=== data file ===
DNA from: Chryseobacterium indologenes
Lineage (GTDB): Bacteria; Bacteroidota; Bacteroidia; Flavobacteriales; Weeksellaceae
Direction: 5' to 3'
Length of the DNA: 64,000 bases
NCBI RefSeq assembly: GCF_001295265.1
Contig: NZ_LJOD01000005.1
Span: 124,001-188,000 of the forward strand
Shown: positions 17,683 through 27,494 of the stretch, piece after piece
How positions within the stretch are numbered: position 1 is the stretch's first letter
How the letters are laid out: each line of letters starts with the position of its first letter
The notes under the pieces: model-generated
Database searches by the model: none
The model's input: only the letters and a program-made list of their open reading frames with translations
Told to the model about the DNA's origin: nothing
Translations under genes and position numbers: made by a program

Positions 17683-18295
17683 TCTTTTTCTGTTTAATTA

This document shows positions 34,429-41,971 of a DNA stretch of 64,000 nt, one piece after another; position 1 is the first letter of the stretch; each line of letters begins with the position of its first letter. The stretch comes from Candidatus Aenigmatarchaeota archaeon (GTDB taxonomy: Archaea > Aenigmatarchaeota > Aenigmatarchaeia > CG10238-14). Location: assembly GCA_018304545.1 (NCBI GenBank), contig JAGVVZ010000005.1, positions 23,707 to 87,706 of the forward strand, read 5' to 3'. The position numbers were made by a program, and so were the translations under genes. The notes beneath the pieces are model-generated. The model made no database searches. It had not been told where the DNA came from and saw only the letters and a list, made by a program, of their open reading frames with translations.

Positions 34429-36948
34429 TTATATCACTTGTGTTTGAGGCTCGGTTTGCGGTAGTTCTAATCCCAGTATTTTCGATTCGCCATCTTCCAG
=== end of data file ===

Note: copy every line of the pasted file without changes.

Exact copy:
DNA from: Chryseobacterium indologenes
Lineage (GTDB): Bacteria; Bacteroidota; Bacteroidia; Flavobacteriales; Weeksellaceae
Direction: 5' to 3'
Length of the DNA: 64,000 bases
NCBI RefSeq assembly: GCF_001295265.1
Contig: NZ_LJOD01000005.1
Span: 124,001-188,000 of the forward strand
Shown: positions 17,683 through 27,494 of the stretch, piece after piece
How positions within the stretch are numbered: position 1 is the stretch's first letter
How the letters are laid out: each line of letters starts with the position of its first letter
The notes under the pieces: model-generated
Database searches by the model: none
The model's input: only the letters and a program-made list of their open reading frames with translations
Told to the model about the DNA's origin: nothing
Translations under genes and position numbers: made by a program

Positions 17683-18295
17683 TCTTTTTCTGTTTAATTA

This document shows positions 34,429-41,971 of a DNA stretch of 64,000 nt, one piece after another; position 1 is the first letter of the stretch; each line of letters begins with the position of its first letter. The stretch comes from Candidatus Aenigmatarchaeota archaeon (GTDB taxonomy: Archaea > Aenigmatarchaeota > Aenigmatarchaeia > CG10238-14). Location: assembly GCA_018304545.1 (NCBI GenBank), contig JAGVVZ010000005.1, positions 23,707 to 87,706 of the forward strand, read 5' to 3'. The position numbers were made by a program, and so were the translations under genes. The notes beneath the pieces are model-generated. The model made no database searches. It had not been told where the DNA came from and saw only the letters and a list, made by a program, of their open reading frames with translations.

Positions 34429-36948
34429 TTATATCACTTGTGTTTGAGGCTCGGTTTGCGGTAGTTCTAATCCCAGTATTTTCGATTCGCCATCTTCCAG